One of our favorite things to do while in Vancouver is jog around Stanley Park. Smack dab in the city, it’s also a place to see orcas in the water. As we struggle to stay on our fitness regimen this summer/fall, we’re bumping Vancouver music in our headphones and visualizing Stanley Park, aiming to move as swiftly as an orca or perhaps soar like one of the local bald eagles.
Our running soundtrack comes courtesy of Vancouver resident Richard MacFarlane, who operates one of our favorite independent music labels, 1080p. Read our Q&A with MacFarlane here. For jogging he recommends the steady beat of Friendly Chemist, aka Van-city’s Jean Brazeau.
Read his comments and listen below to the sounds of the True North, strong and free.
“If you’re running in Vancouver, or anywhere, you should be listening to Friendly Chemist–he’s from here. His music is this kind of spacey techno. Not super high-energy, but enough to keep you coasting for sure.”
Since we’re opening our third Canadian store on September 18th in Vancouver, B.C., we’ve been renewing our love affair with the city, draping ourselves in wings + horns gear (it’s designed there) and cruising around with 1080p Collection music bumping in our headphones.
That would be the internationally respected dance music label run out of Vancouver by Richard MacFarlane, who releases cassette tapes and floods the Internet with chill vibes. (Sorry we just said “chill vibes” but it had to be done.)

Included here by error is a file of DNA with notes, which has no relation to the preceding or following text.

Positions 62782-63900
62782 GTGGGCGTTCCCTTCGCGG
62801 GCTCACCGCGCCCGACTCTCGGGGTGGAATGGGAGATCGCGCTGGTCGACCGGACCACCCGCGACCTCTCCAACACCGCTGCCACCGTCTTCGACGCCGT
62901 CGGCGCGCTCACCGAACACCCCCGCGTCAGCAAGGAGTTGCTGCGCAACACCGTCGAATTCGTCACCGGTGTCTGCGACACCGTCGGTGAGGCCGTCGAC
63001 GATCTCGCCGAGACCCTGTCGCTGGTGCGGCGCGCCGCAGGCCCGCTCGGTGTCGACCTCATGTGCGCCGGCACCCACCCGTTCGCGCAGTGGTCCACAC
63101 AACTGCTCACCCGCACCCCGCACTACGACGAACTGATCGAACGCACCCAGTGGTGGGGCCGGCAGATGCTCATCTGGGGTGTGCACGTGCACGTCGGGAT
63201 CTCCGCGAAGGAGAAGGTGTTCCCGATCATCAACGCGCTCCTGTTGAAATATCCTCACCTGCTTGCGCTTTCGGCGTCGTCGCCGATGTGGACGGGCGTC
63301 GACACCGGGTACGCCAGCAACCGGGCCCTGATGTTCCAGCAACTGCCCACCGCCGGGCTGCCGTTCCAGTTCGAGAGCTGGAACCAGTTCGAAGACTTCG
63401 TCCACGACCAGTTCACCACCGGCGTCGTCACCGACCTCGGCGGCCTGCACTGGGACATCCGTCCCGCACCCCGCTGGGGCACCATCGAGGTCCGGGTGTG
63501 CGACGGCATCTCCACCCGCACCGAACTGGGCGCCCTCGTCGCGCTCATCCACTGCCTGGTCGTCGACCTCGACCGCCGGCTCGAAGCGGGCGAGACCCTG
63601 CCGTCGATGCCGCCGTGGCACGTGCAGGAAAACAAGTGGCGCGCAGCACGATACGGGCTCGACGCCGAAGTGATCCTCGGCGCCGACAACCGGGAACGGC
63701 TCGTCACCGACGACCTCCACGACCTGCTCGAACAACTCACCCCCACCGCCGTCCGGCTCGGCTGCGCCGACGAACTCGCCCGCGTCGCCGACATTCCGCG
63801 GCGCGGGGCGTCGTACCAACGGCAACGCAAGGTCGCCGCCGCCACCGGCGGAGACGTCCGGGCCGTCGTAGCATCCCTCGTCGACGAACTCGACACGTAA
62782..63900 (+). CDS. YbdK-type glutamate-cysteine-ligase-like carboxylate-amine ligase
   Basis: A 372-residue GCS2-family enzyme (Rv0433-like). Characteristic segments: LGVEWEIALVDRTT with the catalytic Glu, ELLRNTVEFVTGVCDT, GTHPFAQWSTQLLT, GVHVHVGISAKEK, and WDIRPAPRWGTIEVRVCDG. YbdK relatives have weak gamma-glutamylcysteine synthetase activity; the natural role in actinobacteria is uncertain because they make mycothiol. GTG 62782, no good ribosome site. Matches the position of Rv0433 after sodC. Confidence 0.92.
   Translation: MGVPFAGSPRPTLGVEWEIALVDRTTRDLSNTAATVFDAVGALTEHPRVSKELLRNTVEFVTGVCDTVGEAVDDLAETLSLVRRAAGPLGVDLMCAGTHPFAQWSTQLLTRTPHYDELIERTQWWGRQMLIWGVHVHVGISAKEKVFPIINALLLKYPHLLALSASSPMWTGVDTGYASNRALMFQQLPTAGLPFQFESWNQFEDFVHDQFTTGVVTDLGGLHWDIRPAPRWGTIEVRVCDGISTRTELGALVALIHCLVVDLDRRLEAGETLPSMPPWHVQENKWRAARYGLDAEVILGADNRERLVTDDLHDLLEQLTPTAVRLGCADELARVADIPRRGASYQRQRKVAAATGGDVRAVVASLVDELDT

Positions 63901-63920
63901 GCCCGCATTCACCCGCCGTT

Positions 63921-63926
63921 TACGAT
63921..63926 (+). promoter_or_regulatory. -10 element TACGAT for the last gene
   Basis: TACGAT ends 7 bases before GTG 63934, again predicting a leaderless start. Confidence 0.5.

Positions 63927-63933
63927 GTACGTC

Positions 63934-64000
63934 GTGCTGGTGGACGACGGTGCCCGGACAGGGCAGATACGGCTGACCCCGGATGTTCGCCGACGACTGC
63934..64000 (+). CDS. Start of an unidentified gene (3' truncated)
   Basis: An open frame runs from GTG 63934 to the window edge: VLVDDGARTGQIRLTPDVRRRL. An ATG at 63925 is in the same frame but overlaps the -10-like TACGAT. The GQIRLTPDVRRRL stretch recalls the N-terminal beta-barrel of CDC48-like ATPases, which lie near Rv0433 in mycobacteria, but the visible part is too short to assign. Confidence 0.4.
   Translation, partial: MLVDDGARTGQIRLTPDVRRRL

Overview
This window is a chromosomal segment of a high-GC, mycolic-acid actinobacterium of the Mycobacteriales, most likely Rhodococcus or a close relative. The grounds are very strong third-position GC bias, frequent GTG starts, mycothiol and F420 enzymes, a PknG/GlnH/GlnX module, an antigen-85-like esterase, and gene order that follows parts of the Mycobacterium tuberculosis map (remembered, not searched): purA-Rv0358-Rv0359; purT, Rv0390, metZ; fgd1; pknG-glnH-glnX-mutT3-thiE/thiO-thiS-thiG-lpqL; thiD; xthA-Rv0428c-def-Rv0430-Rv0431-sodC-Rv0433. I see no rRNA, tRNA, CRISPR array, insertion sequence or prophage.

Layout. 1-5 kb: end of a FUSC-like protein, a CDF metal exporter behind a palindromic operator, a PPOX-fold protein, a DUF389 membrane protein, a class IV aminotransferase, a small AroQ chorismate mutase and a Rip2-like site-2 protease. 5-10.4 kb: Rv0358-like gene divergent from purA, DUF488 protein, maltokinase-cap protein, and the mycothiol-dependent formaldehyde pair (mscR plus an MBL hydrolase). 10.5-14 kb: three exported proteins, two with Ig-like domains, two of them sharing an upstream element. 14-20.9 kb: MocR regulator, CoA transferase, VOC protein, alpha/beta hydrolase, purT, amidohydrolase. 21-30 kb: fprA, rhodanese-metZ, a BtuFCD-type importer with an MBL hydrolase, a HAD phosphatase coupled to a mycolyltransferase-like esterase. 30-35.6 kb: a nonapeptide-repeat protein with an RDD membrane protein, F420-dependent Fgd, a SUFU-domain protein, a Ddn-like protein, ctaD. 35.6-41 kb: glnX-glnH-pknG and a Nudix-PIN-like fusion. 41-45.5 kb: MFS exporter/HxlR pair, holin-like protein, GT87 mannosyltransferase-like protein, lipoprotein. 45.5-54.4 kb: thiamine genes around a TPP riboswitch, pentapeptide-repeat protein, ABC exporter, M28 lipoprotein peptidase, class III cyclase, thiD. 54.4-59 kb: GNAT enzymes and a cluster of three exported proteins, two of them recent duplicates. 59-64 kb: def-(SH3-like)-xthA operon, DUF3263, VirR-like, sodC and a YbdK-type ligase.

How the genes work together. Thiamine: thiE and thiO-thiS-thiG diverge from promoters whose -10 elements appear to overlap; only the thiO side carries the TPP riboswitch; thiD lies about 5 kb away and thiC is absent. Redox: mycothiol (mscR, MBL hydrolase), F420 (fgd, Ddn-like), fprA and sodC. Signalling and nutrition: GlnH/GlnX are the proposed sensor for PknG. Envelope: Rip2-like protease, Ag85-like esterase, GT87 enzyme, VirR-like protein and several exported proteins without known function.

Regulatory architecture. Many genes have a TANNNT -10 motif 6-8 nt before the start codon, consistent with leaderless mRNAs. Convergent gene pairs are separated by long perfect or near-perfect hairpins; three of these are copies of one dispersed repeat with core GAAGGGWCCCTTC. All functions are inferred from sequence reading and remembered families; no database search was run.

We spoke to MacFarlane about the natural beauty and the music scene in his adopted hometown–he left New Zealand because he felt the country wasn’t cool enough, musically–and which 1080p releases convey the most Vancouverishness.
Check the interview and see images from 1080p headquarters below.
It’s been a breakout year for Chastity Belt, the Seattle band which has grown into its voice in the past few years and was recently written up in the New Yorker on the strength of its album Time To Go Home.
Musically, that voice is droning and jangly. Ideologically, Chastity Belt is feminist, with a viewpoint that is often funny but with songs that can also be serious and direct about everyday existential crises.
We took pictures at Capitol Hill Block Party and later phoned guitarist and sometime singer Lydia Lund (far right in the photo) to talk about “Lydia,” a what-does-it-all-mean song which lands someplace…indistinct.
Other topics of conversation included avoiding seasonal affective disorder by gardening, feeling the ocean’s power while surfing–and we learned about the taste of the Peperomia plant.